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6 Key Recommendations To Address Current Business And Social Challenges

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6 Key Recommendations To Address Current Business And Social Challenges

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The following blog is a republish of an article appearing in Forbes written by Maureen Metcalf. It is a companion to the International Leadership Association Interview Series that is beginning this week with Pat Dambe’s interview on Innovating Leadership, Co-creating Our Future on Tuesday, January 14, 2020, titled Sustainability and Corporate Citizenship.

 

For the last five years, I have attended the International Leadership Association (ILA) annual conference and written about what I’ve learned during this experience. The twenty-first conference was held in Ottawa, Canada. The theme was “Leadership: Courage Required.”

I was named a fellow of the ILA in 2019. This article reflects my experience with the presenters and participants at the conference. I share this experience with you because I value the insights I gain, and I believe that we, as leaders, need to come together in our thinking and actions to influence our organizations. To do this, we need to learn from the best models, frameworks and people who are already making a significant impact. We need to cocreate the future we want to leave for generations that follow.

The conference opened with a reception at the Canadian Museum of History. Considering the entire arc of history, we are walking the planet at a time when our actions have a disproportionate impact on the future. Early people impacted us, and what we do will have a larger legacy. The principle among many indigenous peoples that this consideration should extend to the next seven generations reminds us our actions matter in the long term.

  1. We are continually hearing about polarization, the strengthening of the extremes and subsequent weakening of the “middle” or more balanced ideas. I left the conference reenergized because of the research and the actions I saw to reduce polarization and rebalance our companies, communities and countries. This can be done by bringing constituents from for-profits, governments, co-ops, nonprofits, nongovernment agencies and others together to address our biggest challenges. I recommend continually seeking out people with different points of view when you are making difficult decisions and actively working to understand what smart people who perceive the world differently see that you may have overlooked. Below are lessons from people who are solving these problems in their contexts.  A great example of this model playing out is the partnership between a large jewelry company and the government of an African nation, as discussed by a conference panelist. Diamond mining is funding a major investment in the country’s ability to build infrastructure, educate the population and grow 21st century business ventures. This case study illustrates that the theoretical framework is transforming a country in Africa. If it can work at this scale, it can certainly work on a smaller scale in our communities and companies.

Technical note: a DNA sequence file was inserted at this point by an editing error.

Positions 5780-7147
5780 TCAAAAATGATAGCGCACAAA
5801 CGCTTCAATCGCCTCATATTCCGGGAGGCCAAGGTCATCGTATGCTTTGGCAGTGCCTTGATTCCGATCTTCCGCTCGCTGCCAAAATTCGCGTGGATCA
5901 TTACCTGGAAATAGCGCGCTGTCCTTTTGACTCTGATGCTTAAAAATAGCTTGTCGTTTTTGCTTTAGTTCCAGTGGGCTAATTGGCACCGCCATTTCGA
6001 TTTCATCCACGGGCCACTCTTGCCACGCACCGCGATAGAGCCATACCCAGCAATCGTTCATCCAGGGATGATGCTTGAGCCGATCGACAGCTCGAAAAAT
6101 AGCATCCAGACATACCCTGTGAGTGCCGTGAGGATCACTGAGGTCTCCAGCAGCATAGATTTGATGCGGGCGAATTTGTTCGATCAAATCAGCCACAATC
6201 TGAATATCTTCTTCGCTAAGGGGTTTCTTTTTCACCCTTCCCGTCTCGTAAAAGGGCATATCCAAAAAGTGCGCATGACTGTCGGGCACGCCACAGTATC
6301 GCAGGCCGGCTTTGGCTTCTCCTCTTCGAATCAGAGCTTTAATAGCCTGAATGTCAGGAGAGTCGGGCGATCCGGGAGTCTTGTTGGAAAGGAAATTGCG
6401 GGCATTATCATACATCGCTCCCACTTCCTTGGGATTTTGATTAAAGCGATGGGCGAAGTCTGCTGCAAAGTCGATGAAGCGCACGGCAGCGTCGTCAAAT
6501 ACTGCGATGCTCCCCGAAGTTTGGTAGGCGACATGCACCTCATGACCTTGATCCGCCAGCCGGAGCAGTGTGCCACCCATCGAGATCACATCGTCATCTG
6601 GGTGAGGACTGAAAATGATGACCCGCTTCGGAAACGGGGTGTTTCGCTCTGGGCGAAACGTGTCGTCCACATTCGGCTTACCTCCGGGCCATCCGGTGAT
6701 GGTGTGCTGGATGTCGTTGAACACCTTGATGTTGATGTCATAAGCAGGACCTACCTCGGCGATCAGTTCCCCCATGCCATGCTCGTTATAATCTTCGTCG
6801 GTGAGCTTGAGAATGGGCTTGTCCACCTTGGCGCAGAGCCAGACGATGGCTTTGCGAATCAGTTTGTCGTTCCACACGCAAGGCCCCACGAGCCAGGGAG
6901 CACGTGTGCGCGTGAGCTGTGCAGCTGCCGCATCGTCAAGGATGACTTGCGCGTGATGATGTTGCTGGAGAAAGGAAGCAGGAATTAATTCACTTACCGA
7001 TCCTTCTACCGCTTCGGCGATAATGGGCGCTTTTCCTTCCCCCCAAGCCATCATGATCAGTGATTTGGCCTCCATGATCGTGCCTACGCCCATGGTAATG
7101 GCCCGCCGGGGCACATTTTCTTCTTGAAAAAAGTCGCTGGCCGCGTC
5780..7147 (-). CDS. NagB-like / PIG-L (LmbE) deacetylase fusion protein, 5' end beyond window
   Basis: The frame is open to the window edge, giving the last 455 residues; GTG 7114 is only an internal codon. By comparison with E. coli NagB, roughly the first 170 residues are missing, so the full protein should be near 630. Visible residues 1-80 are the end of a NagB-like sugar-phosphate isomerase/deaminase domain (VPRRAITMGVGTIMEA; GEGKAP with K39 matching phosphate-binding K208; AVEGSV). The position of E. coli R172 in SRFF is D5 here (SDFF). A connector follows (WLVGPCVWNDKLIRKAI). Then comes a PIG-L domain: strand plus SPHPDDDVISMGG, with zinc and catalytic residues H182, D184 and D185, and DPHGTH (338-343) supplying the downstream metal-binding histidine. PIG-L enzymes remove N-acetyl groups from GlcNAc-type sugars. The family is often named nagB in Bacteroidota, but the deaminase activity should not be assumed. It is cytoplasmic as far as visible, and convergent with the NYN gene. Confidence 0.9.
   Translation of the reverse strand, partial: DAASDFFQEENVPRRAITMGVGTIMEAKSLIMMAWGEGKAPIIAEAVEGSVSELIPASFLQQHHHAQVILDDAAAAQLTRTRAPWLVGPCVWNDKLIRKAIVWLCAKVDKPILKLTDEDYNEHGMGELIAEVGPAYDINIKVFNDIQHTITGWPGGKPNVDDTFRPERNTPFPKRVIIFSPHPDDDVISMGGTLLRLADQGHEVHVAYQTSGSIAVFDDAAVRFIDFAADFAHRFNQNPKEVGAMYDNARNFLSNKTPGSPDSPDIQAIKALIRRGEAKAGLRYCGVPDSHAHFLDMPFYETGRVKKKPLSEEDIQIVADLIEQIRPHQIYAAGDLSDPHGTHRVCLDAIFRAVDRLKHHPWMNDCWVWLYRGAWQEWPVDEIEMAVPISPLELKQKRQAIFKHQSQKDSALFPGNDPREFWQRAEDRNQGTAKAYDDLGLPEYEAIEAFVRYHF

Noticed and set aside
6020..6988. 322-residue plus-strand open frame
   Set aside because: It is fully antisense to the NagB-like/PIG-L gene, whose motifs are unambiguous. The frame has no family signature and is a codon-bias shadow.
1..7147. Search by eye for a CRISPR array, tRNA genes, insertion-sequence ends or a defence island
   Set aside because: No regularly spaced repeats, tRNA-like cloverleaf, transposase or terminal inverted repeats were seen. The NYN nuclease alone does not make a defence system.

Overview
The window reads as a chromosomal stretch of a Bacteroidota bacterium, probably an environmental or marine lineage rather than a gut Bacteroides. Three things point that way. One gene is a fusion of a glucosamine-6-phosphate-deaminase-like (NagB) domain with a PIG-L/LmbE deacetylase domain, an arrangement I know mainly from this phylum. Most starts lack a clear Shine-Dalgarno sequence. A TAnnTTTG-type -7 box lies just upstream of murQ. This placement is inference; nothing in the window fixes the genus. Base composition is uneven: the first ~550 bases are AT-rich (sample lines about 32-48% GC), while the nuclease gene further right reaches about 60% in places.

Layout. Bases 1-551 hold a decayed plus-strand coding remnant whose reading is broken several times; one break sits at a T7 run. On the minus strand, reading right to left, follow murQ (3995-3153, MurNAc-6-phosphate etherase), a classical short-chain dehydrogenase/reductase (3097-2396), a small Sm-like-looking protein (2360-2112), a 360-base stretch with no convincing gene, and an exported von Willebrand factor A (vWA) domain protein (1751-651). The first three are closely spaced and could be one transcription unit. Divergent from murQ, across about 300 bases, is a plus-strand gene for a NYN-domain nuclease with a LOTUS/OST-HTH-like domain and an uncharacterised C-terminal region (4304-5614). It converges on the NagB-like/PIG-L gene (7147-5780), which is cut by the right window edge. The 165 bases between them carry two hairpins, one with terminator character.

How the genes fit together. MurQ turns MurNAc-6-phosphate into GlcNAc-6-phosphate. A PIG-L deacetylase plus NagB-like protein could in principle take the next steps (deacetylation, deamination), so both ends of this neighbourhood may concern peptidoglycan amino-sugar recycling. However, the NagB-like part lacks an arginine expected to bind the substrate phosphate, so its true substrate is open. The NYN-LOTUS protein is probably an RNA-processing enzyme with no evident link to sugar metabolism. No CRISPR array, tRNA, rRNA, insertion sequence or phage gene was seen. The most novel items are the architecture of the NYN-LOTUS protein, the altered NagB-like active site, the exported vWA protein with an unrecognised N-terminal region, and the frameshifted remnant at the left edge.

2. Another example of bridging significant societal differences is the Truth and Reconciliation Commission of Canada. The commission documented the historic abuse of indigenous children in residential schools and offered 94 Calls to Action for all levels of government to take to repair the harm done to indigenous peoples and create space to move forward with reconciliation. Answering these calls requires a great deal of work to build trust and take the best interests of the overall country into consideration along with the interests of individual constituent groups. While most of us aren’t involved in redress for abuses, I recommend we take to heart the spirit of truth, respect and fairness to all people. Different people with different perspectives create stronger solutions to complex problems.